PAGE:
There’s something for everybody at the IMC. You can hear the latest news on research in so many different areas, but also see so many different attractions: birds of prey, our popular main Book Fair in the Parkinson Court, our brilliant medieval craft and second-hand book fair, fighting displays and medieval re-enactments galore. It brings together a community of people – from seasoned academics to new postgraduate students, local and national historical groups and the public. I encourage all colleagues who are on campus during the first week of July to drop by and see the campus transformed.
What are your personal highlights in this year’s programme?
This year’s keynote lectures are exceptionally wide ranging and international. This year’s Congress focusses on ‘Networks and Entanglements’, and our keynote lectures will look at multiple areas including networks of manuscripts, African-European entanglements, maritime networks and somatic entanglements, as well as frameworks for network research in Medieval Studies. Our keynotes are delivered by colleagues from across the world and we’re excited to welcome them to Leeds.
Is there something, or someone, that has inspired you in your career?
I’ve been privileged to meet many brilliant minds (largely within the fields of Medieval Studies) over the years, and many have impressed me by their ability to process vast amounts of information but also about their care and curiosity, almost always coupled with an interest to help/support/foster new generations of scholars to come after them.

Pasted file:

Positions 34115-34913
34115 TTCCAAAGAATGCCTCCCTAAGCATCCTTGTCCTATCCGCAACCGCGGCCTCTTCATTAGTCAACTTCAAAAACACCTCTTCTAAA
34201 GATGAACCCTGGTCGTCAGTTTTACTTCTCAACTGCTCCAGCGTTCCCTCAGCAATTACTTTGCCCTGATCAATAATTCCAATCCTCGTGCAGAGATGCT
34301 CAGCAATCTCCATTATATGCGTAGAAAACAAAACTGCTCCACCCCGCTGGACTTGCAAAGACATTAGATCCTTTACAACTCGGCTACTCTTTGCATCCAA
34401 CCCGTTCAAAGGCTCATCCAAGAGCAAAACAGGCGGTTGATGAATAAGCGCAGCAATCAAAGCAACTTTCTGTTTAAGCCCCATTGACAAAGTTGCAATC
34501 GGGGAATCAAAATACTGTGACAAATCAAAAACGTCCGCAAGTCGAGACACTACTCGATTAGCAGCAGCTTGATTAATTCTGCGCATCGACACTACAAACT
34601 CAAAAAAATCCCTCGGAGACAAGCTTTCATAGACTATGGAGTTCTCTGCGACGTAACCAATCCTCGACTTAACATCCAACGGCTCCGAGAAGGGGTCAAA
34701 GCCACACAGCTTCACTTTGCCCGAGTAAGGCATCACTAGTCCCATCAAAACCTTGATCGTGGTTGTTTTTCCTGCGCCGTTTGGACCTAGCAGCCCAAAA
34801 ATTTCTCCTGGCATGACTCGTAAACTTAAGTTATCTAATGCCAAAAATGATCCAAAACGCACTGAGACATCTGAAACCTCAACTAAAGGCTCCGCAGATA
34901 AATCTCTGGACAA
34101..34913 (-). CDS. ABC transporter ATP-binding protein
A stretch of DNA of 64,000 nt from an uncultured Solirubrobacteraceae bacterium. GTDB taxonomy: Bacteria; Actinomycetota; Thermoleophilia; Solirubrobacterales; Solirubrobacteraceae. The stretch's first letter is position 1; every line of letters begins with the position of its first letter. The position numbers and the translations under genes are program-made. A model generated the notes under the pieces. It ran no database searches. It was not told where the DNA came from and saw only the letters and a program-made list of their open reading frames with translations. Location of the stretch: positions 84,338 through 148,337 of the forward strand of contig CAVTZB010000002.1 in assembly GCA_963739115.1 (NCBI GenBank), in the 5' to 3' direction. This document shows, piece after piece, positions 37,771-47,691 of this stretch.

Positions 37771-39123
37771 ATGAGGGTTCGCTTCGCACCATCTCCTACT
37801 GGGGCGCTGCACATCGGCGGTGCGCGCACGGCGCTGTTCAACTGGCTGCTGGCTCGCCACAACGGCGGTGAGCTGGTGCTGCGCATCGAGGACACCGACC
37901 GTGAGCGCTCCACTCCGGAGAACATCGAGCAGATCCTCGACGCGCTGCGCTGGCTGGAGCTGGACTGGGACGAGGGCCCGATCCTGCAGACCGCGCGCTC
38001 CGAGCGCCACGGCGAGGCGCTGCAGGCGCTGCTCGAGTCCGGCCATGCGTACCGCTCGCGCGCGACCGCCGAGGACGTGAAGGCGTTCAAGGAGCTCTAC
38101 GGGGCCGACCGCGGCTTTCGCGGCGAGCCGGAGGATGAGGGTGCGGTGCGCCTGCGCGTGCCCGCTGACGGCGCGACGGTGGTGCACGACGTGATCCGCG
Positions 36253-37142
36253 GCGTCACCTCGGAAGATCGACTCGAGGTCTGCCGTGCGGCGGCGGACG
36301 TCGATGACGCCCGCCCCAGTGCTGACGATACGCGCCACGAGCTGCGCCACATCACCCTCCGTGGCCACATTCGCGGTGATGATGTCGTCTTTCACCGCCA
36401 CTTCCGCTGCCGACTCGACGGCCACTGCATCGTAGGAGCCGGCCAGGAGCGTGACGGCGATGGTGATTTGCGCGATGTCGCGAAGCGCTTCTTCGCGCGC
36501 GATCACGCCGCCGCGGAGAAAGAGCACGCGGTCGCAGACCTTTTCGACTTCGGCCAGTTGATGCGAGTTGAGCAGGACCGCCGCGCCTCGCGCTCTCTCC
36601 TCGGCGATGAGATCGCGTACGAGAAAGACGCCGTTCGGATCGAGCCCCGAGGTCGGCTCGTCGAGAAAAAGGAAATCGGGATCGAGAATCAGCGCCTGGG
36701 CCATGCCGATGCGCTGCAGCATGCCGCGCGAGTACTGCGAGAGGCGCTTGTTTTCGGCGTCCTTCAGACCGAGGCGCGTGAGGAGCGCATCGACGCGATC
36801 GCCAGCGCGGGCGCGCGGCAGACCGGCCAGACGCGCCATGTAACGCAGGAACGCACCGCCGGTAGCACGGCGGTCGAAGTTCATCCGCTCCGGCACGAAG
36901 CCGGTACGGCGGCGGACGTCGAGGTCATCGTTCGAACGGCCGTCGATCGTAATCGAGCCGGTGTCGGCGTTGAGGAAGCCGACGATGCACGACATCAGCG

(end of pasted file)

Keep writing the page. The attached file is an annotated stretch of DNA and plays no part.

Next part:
We all have that professional or personal achievement we’re incredibly proud of – can you tell us yours?
I’m proud of the IMC. When I joined the team in 1994 (for the first Congress), little did I – or anyone else – know how it would grow and become such a major event in medieval studies academia. When I grew up, people talked about Leeds as the home of Leeds United. Nowadays – certainly for medievalists worldwide – when they talk about Leeds they mean the home of the IMC!
What do you wish you’d known at the start of your career that you know now?
Trust technology and improve things as soon as you can.
If you didn’t work in HE, what would have been your chosen career?
I used to work in a theatre, as I like the buzz of the place. Perhaps…
What are your campus highlights?
Parkinson Court is an area I have to walk through every day, and it still excites me after almost 30 years of working at the University.
What’s your favourite location on campus?
St George’s Field. Tucked away behind University buildings it’s a great refuge to take a breather, have lunch or have a stroll.
What do you do to relax away from University life?
There’s nothing more relaxing for me than to sit in my garden watching the sunset with a glass of alcohol-free beer. Let’s hope I get home in time to do that at some point!
Where’s your favourite travel destination and why?
Anywhere in Portugal. I lived there in the early 1990s, and love Portuguese cooking, Portuguese language and the overall culture. Not to mention the weather!
What’s your random claim to fame?
Being asked to autograph a book several times recently – authored by another Axel Müller on ‘Medieval Mermaids’ – that wasn’t written by me!Posted in: University newsResearch and innovation